The Theme on Climate Change, Human Systems and Policy presented in three volumes, deals with the interaction between climate and human systems for policy development. These volumes discuss History, Status, and Prediction of Global Climate Change; Potential Large-scale Effects of Global Warming; Public Perceptions Toward Global Climate Change; Effects of Potential Sea-Level Rises; Economics of Potential Climate Change; Response Strategies for Stabilization of Atmospheric Composition; Policy Framework and Systems Management of Global Climate Change. These three volumes are aimed at the following five major target audiences: University and College students Educators, Professional practitioners, Research personnel and Policy analysts, managers, and decision makers and NGOs.
Universities, Innovation and the Economy explores the implications of this expectation. It sites this new role within the context of broader political histories, comparing how countries in Europe and North America have balanced the traditional roles of teaching and research with that of exploitation of research and defining a territorial role.
Helen Lawton-Smith highlights how pressure from the state and from industry has produced new paradigms of accountability that include responsibilities for regional development. This book uses empirical evidence from studies conducted in North America and Europe to provide an overview of the changing geography of university-industry links.
Networking Regionalised Innovative Labour Markets illustrates the theme of how existing concentrations of skills in scientific, technological and managerial elites are reinforced through inter-regional mobility using exemplars from a range of countries and regions. These include the US, UK, Italy, Germany, and Central and Eastern Europe.?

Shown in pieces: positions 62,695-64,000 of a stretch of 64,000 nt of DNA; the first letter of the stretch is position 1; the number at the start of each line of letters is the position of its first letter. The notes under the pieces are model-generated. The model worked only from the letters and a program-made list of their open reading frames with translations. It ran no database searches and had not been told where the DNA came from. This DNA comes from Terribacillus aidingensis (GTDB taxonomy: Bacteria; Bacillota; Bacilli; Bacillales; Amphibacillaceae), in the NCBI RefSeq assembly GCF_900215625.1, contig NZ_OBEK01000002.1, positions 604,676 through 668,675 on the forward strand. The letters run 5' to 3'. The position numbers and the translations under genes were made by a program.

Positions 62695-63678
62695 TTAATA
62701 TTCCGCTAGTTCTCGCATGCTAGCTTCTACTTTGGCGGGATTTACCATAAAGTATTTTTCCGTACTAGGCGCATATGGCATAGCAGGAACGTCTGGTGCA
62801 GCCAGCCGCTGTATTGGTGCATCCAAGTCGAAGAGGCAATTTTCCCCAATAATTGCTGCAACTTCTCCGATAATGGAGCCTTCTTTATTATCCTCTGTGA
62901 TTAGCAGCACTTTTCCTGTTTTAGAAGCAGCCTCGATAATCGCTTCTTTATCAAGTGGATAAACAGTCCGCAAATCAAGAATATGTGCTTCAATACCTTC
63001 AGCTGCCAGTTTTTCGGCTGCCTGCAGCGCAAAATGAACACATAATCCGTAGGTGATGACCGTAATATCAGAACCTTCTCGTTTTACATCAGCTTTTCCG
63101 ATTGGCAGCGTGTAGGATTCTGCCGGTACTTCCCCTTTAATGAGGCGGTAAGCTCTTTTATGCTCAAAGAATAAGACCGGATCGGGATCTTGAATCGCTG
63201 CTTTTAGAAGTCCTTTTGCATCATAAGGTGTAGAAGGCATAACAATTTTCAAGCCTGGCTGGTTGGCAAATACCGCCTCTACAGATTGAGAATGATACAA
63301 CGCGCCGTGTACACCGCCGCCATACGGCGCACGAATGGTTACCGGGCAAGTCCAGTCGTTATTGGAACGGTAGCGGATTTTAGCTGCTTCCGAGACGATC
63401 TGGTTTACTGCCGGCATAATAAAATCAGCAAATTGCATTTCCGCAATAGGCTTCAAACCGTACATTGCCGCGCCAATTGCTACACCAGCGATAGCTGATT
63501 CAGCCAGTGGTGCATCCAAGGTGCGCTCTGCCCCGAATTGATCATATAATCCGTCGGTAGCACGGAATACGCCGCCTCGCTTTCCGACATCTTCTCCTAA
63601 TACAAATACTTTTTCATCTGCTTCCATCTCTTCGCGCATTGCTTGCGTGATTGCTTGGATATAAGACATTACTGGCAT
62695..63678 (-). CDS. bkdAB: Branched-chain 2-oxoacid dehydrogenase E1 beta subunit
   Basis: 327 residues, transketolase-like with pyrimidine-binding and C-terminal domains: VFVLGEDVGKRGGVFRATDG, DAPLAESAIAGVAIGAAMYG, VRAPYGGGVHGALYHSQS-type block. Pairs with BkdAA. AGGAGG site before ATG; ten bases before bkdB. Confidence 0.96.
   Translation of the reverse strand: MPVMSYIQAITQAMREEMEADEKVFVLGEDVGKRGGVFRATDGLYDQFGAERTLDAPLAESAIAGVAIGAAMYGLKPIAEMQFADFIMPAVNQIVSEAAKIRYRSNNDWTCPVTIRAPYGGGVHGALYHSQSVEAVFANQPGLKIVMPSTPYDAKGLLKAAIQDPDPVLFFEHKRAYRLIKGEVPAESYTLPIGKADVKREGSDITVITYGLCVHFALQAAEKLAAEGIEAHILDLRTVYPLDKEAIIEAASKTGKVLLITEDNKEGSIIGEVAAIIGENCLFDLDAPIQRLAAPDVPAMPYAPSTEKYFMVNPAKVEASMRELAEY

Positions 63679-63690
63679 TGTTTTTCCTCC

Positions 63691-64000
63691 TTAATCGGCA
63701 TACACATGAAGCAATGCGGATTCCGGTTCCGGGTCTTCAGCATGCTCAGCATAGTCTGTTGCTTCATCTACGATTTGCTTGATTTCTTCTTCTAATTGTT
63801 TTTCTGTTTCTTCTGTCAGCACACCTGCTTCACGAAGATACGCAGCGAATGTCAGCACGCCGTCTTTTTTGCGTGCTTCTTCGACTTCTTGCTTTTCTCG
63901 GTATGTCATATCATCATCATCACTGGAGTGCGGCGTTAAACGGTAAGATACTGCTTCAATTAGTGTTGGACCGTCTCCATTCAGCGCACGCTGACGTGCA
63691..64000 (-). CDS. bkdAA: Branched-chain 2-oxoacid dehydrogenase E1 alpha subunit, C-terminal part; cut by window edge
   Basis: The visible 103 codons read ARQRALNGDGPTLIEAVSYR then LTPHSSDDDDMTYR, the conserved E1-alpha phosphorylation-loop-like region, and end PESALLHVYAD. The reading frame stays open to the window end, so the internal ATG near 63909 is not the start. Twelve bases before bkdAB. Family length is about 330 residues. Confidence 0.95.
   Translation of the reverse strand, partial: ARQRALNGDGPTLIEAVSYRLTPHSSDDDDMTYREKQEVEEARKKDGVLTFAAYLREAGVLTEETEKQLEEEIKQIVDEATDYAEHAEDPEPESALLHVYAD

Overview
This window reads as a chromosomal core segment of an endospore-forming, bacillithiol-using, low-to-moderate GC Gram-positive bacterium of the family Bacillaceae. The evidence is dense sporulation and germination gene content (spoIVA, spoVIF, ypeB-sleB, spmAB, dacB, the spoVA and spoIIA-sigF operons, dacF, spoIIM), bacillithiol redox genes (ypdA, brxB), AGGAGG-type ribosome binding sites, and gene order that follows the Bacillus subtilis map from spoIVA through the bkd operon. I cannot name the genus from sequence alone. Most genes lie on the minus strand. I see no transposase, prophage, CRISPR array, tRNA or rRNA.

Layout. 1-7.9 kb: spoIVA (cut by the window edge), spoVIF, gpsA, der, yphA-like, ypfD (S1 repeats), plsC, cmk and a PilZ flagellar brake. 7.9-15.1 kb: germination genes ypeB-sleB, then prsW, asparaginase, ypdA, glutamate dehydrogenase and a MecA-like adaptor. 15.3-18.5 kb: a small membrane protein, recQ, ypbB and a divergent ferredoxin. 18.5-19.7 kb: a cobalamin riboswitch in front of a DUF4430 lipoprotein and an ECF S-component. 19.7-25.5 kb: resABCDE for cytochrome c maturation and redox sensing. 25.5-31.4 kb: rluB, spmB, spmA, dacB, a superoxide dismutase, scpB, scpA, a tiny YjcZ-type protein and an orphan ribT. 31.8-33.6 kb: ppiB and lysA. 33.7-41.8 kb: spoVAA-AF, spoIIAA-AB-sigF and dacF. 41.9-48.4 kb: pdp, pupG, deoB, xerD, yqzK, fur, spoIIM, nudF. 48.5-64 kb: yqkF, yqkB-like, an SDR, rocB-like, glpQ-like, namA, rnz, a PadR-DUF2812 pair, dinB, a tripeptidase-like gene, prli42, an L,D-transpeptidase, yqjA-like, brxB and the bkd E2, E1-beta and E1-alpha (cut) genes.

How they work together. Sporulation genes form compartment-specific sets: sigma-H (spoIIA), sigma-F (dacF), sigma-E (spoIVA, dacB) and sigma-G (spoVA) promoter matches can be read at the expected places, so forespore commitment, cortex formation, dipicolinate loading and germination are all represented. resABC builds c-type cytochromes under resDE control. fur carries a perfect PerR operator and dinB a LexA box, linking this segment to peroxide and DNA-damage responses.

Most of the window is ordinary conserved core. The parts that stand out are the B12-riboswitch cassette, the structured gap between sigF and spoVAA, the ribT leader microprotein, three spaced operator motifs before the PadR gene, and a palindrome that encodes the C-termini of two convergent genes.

The book’s originality lies in its in-depth assessments of the factors associated with the extent to which some regions hold their positions in networked islands of innovation.? It is shown that those islands of innovation that attract highly skilled workers from abroad, particularly those from foreign islands of innovation, perform better for example in the US, Italy and the UK. In contrast, even the most innovative Czech regions tend to lose the highly skilled workers vis-à-vis the most innovative regions of the world, mainly to regions in the USA.
Offering a discussion of theoretical constructs and methodologies with the purpose to show the need to combine different approaches in understanding spatial (inter) dependencies, contributors also demonstrate the need to engage with multiple audiences, and within this context they proceed to examine how geographers have interfaced with businesses and policy.
This excellent collection moves economic geography from a preoccupation with theory towards more rigorous empirical research with greater relevance for public policy. With excellent breadth of coverage, it provides an outstanding introduction to research topics and approaches.